264. Deputy Donnchadh Ó Laoghaire asked the Minister for Justice and Equality the estimated cost of establishing a sentencing council; and the estimated full year running cost thereafter. [7046/18]


Minister for Justice and Equality (Deputy Charles Flanagan): As the Deputy will be aware, judges are independent in the matter of sentencing, as in other matters concerning the exercise of judicial functions, subject only to the Constitution and the law.  In regard to sentencing, the approach of the Oireachtas has generally been to specify in law a maximum penalty for an offence, so that a court, having considered all the circumstances of a case, may impose an appropriate penalty up to that maximum. The court is required to impose a sentence which is proportionate not only to the crime but to the individual offender, in that process identifying where on the sentencing range the particular case should lie and then applying any mitigating factors which may be present. An important safeguard rests in the power of the Director of Public Prosecutions to apply to the Court of Appeal to review a sentence she regards as unduly lenient.
The Superior Courts have developed a substantial body of case law setting out general principles of sentencing. Sentencing practice was also developed by a steering committee of the Judiciary which developed the Irish Sentencing Committee website which was a pilot initiative designed to gather information about the range of sentences and other penalties that have been imposed for particular types of offences across court jurisdictions. The website can be accessed by members of the Judiciary and the public and is a valuable tool not only for members of the judiciary but also for lawyers, researchers and those concerned with the needs of victims and their families as well as members of the public.
The report of the Working Group on the Strategic Review of Penal Policy, published in July 2014, considered the issue of developing sentencing guidelines.  However, the majority of the Review Group took the view that the primary role of developing sentencing guidelines is the responsibility of the judiciary and does not lie in bringing forward detailed statutory based guidelines. It might also be noted that a Sentencing Council was not advocated by the Law Reform Commission in its Report on Mandatory Sentencing which was published in June 2013.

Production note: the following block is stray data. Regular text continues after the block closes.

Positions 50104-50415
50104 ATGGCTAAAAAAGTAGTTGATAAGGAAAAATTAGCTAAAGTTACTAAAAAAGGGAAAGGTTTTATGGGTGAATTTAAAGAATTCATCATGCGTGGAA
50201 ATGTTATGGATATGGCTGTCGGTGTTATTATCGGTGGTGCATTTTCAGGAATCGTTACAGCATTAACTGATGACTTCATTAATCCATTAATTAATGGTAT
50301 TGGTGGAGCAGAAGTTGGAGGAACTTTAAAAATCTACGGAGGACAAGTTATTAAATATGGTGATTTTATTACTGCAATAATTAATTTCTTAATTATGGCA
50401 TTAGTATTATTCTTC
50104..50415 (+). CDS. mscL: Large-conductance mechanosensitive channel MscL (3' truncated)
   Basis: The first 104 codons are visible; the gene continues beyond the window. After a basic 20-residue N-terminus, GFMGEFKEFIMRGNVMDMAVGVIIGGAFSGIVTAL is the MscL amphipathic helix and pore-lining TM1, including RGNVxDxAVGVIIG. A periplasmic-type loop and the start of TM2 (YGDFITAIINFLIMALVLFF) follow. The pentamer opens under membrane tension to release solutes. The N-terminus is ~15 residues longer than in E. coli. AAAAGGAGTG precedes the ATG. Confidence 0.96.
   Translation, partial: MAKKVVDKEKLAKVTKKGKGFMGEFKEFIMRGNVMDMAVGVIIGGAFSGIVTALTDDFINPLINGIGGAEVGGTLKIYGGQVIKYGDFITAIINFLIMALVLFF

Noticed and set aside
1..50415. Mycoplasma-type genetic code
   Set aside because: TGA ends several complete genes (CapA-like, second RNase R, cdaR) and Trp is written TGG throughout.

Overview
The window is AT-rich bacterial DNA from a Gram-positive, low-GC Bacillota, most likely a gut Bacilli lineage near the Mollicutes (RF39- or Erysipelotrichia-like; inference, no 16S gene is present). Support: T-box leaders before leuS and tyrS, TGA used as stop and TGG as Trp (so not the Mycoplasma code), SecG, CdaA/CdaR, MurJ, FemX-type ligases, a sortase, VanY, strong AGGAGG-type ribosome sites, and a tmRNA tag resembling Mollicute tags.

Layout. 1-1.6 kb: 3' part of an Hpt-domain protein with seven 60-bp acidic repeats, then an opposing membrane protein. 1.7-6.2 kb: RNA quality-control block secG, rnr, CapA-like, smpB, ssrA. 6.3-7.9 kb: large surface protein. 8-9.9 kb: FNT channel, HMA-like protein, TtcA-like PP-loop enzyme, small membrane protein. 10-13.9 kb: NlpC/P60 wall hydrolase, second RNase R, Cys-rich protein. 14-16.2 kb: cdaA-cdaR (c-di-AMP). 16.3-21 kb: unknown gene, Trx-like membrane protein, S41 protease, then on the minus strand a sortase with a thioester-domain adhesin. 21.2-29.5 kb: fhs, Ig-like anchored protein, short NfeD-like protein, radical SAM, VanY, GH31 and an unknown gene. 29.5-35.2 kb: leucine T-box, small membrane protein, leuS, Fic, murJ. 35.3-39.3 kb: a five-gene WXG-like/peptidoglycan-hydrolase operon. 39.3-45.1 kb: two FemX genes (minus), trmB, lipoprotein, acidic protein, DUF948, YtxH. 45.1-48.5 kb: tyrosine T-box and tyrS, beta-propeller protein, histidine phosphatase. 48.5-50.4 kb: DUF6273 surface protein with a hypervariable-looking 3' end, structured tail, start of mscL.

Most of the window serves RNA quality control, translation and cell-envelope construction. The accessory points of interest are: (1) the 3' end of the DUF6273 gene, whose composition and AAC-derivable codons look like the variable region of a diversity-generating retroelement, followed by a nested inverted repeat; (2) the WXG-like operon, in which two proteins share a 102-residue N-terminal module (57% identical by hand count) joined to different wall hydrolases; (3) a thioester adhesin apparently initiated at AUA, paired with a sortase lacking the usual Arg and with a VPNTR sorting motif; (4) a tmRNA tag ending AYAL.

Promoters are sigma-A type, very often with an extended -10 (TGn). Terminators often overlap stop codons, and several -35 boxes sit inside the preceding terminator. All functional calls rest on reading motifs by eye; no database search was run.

The Deputy may wish to note that, in 2014, the Court of Criminal Appeal issued a number of judgments which addressed the question of sentencing and which acknowledged the many factors that can be considered in individual cases which undermine the usefulness of direct comparisons between one case and another. Nonetheless, every effort to promote consistency should be made and in this respect it is appropriate for the courts to provide guidance on sentencing matters.
The Deputy will be aware that the Judicial Council Bill was published in June 2017 and is currently awaiting Committee Stage in Seanad Éireann.  The Bill provides for the establishment of a Judicial Council, the function of which will be to promote and maintain excellence in the exercise by judges of their judicial functions. The Council is specifically tasked with promoting an understanding of sentencing principles and practices among judges and persons other than judges. In this context, it will be assisted by a Sentencing Information Committee which will be responsible for the collation of sentencing information and the dissemination of that information.  The costs for the operation of that Committee have yet to be determined but were provisionally estimated at €400,000 for startup (including IT) costs and €200,000 for annual running costs.